Not only does Koťátková point out the open negation of otherness, which can manifest both in being actively insulted and in being passively ignored.7A different manifestation of the objectification of otherness – less clear and therefore acceptable to many people – is making the disadvantaged into heroes: “Disposing of negative epithets is not enough – even seemingly positive assessments reinforce and reproduce the stigma of alterity. Admiringly looking up to the ‘disabled’ as heroes who tirelessly overcome their fate is the second side of the coin of abjection and certainty that we are not the ones who are ‘disabled’. Both forms of stereotype, both the negative and the positive, stigmatise and aid oppression.” – K. Kolářová: Disability Studies: Jiný pohled na postižení, p. 14. She also notices the problematic nature of attempts at correcting or reducing differences. Kateřina Kolářová also frequently points out the power-based nature of medicine and the potential stigmatisation of diagnoses: “Exclusion and surveillance have been replaced by ‘regimes of treatment and help’ (…) ‘The birth of the clinic’ ushered in the participation of medicine in the dream of normality and established medical discourse as one of the central discourses to have power over the content of the term ‘normality’ and therefore over individual bodies and minds. (…) Regimes of treatment and charitative aid could have been attempts guided by enlightened motivation to include otherness, but paradoxically, they laid the foundation for the power structures that lead to the repeated exclusion of the ‘handicapped’, the abnormal and different – this time, however, the exclusion takes place through a cluster of rehabilitative, pedagogical, and therapeutic practices.”8Kateřina Kolářová: Disability Studies: Jiný pohled na postižení, p. 23 and p. 25.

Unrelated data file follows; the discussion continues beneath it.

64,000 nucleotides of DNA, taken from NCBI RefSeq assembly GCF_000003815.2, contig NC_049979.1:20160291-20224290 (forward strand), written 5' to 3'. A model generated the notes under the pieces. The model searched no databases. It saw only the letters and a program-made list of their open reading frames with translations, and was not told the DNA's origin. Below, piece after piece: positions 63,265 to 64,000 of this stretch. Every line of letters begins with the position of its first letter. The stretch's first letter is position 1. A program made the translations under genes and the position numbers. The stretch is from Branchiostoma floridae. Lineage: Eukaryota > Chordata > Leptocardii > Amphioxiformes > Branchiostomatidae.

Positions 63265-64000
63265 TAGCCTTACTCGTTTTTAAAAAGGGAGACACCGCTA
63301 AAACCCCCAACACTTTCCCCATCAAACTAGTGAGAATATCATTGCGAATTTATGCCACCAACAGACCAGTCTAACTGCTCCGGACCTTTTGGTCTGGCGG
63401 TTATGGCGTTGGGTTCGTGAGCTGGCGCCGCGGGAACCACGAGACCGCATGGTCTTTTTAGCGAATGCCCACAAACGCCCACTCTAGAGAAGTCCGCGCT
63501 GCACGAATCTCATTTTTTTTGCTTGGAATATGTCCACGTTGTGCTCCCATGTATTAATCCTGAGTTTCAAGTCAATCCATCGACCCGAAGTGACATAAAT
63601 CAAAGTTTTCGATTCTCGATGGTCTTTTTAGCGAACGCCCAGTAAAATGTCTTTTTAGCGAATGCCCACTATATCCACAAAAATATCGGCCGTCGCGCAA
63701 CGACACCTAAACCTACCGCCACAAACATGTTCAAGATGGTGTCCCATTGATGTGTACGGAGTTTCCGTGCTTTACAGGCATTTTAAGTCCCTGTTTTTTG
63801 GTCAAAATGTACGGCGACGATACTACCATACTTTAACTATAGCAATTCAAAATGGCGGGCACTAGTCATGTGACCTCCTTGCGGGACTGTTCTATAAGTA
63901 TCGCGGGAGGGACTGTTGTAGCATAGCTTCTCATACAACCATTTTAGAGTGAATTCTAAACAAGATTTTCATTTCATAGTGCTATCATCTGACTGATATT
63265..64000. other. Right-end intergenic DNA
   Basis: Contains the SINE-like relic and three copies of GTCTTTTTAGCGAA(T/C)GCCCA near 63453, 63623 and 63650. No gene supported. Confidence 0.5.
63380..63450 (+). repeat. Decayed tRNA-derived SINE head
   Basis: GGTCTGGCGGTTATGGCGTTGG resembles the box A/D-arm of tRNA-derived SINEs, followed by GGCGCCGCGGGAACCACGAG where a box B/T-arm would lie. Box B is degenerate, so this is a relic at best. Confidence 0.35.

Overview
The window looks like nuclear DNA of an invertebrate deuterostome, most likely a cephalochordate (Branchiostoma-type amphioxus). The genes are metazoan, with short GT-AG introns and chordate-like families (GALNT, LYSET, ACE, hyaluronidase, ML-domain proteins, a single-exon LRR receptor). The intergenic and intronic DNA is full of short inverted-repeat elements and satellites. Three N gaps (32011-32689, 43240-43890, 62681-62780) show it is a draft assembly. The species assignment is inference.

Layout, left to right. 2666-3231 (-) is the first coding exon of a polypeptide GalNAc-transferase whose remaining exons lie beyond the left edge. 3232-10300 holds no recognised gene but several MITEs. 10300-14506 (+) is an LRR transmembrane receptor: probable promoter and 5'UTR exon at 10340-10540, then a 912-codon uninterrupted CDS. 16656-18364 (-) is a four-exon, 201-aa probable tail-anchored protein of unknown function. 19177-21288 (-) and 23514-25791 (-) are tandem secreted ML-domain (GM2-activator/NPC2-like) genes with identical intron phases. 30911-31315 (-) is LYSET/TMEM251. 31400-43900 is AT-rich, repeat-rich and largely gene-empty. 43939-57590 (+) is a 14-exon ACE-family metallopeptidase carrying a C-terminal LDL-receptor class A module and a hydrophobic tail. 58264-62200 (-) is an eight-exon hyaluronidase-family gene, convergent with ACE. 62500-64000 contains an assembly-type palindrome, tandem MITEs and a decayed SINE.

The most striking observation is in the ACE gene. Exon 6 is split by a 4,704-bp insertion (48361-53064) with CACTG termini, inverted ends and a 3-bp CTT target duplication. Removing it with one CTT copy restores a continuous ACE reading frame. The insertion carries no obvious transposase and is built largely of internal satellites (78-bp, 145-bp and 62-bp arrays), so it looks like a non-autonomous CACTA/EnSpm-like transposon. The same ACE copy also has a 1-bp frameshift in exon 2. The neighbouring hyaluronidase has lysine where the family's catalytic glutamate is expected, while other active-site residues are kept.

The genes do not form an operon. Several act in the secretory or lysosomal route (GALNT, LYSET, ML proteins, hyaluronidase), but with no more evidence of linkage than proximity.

The tangle of societal constructs and prejudices that lead to or aid the fact that one group is considered as citizens enjoying full rights while others have their legal competence taken away is a complex field explored by the discipline of disability studies, as well as many civic initiatives, activists, and artists. Koťátková herself is interested in the issue of education and the potential to support a positive perspective on mutual differences in childhood. It is no coincidence that such a specific part in Koťátková’s conception of the narrative of supported housing construction is The Child’s Fear – i.e. not the child itself, but the element of fear which the child acquires on the basis of the reactions and arguments of grown-ups. Once again, Koťátková thus draws attention to the mechanisms that lead to an adoption or passive acceptance of our positions. In real discussions on the subject of supported housing that took place in various Czech townships, many of the opponents proposed an especially strong argument based on the notion that it is children in particular who should not be exposed to contact with people who are different in some way.